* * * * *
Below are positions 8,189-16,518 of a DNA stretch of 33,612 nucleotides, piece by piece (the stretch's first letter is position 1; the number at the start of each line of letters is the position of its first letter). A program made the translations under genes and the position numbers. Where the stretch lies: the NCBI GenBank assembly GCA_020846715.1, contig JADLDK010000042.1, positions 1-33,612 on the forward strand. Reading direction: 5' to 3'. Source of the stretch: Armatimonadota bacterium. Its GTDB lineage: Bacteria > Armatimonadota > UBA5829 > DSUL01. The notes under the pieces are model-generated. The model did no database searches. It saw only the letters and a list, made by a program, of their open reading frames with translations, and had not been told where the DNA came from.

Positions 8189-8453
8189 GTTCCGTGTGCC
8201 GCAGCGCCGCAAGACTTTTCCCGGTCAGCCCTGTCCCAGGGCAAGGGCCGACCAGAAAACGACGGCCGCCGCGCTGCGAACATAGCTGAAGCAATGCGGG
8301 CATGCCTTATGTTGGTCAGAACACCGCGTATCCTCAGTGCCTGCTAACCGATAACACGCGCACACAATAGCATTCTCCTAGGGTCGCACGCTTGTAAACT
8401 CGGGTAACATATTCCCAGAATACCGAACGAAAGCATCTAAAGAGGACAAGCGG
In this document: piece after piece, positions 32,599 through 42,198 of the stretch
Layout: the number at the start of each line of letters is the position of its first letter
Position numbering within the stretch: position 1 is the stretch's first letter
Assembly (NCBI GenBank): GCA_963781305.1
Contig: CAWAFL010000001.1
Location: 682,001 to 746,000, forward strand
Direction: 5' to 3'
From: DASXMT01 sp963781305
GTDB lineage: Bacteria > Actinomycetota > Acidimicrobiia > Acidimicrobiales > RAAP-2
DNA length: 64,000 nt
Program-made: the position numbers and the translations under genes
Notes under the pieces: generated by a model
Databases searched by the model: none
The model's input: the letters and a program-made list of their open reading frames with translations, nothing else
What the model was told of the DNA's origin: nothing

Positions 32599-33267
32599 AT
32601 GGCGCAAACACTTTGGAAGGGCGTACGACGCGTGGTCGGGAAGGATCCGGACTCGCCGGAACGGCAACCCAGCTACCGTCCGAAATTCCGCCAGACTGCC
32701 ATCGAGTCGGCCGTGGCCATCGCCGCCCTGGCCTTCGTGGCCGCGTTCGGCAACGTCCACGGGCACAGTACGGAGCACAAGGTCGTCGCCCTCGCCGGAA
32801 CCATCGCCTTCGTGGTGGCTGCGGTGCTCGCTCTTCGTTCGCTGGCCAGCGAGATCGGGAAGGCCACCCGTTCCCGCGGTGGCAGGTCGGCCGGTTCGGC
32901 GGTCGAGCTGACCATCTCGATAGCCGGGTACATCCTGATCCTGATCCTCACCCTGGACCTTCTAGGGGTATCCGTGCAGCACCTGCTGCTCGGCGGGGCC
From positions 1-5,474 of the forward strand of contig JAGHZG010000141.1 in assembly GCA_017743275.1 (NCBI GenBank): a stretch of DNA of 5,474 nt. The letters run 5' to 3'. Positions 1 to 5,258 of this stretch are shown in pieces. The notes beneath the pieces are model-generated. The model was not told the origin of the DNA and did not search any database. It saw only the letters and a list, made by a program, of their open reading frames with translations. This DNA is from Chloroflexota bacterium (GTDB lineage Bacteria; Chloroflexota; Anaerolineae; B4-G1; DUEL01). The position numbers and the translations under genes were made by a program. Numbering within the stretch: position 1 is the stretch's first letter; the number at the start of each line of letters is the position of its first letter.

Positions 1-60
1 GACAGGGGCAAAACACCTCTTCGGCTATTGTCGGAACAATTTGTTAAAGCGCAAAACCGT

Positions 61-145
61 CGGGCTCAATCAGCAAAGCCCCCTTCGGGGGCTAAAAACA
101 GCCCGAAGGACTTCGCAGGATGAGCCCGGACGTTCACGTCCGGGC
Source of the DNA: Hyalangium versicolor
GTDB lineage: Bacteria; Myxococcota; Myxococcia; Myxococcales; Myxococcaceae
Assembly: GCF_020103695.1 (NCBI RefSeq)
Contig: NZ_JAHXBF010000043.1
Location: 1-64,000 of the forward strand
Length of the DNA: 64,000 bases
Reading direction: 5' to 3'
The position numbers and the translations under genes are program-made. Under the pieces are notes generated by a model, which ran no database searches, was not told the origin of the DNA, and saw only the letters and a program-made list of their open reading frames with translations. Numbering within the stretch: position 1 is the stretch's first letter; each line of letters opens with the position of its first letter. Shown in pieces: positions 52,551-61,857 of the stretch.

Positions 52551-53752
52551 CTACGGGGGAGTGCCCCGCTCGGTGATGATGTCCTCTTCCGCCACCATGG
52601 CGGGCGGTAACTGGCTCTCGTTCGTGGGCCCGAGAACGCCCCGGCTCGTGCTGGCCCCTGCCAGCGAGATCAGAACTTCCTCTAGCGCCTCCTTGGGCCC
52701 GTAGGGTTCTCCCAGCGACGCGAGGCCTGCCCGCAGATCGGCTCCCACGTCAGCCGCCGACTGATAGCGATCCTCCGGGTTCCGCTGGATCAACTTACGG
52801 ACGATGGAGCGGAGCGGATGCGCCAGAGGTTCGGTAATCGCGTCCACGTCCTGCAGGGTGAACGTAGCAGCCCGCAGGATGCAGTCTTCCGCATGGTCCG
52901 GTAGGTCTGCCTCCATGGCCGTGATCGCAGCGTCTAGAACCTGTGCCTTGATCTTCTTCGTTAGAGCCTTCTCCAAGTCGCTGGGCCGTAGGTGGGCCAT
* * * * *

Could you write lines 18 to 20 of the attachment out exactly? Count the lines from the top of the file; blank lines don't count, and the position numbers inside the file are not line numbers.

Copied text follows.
Notes under the pieces: generated by a model
Databases searched by the model: none
The model's input: the letters and a program-made list of their open reading frames with translations, nothing else